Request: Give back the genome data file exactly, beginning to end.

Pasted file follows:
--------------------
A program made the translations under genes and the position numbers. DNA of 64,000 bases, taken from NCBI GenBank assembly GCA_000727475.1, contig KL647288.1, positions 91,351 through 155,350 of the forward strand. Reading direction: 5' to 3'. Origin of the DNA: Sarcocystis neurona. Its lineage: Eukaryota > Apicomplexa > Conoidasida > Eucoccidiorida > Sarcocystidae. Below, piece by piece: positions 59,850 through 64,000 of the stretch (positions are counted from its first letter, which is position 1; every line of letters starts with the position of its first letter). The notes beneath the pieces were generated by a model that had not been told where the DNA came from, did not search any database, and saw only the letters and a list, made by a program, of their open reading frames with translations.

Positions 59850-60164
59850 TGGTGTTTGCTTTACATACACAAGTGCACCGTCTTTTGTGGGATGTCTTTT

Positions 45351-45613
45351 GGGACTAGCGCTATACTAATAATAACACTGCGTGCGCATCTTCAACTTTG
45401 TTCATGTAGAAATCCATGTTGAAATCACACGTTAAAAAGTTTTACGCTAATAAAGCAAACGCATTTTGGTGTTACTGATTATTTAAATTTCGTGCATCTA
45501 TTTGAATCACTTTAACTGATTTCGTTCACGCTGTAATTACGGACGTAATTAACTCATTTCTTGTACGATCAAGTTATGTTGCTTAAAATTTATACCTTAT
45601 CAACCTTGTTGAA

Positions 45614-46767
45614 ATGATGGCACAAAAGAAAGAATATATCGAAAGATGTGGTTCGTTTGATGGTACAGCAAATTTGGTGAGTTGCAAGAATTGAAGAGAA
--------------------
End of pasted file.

A program made the translations under genes and the position numbers. DNA of 64,000 bases, taken from NCBI GenBank assembly GCA_000727475.1, contig KL647288.1, positions 91,351 through 155,350 of the forward strand. Reading direction: 5' to 3'. Origin of the DNA: Sarcocystis neurona. Its lineage: Eukaryota > Apicomplexa > Conoidasida > Eucoccidiorida > Sarcocystidae. Below, piece by piece: positions 59,850 through 64,000 of the stretch (positions are counted from its first letter, which is position 1; every line of letters starts with the position of its first letter). The notes beneath the pieces were generated by a model that had not been told where the DNA came from, did not search any database, and saw only the letters and a list, made by a program, of their open reading frames with translations.

Positions 59850-60164
59850 TGGTGTTTGCTTTACATACACAAGTGCACCGTCTTTTGTGGGATGTCTTTT

Positions 45351-45613
45351 GGGACTAGCGCTATACTAATAATAACACTGCGTGCGCATCTTCAACTTTG
45401 TTCATGTAGAAATCCATGTTGAAATCACACGTTAAAAAGTTTTACGCTAATAAAGCAAACGCATTTTGGTGTTACTGATTATTTAAATTTCGTGCATCTA
45501 TTTGAATCACTTTAACTGATTTCGTTCACGCTGTAATTACGGACGTAATTAACTCATTTCTTGTACGATCAAGTTATGTTGCTTAAAATTTATACCTTAT
45601 CAACCTTGTTGAA

Positions 45614-46767
45614 ATGATGGCACAAAAGAAAGAATATATCGAAAGATGTGGTTCGTTTGATGGTACAGCAAATTTGGTGAGTTGCAAGAATTGAAGAGAA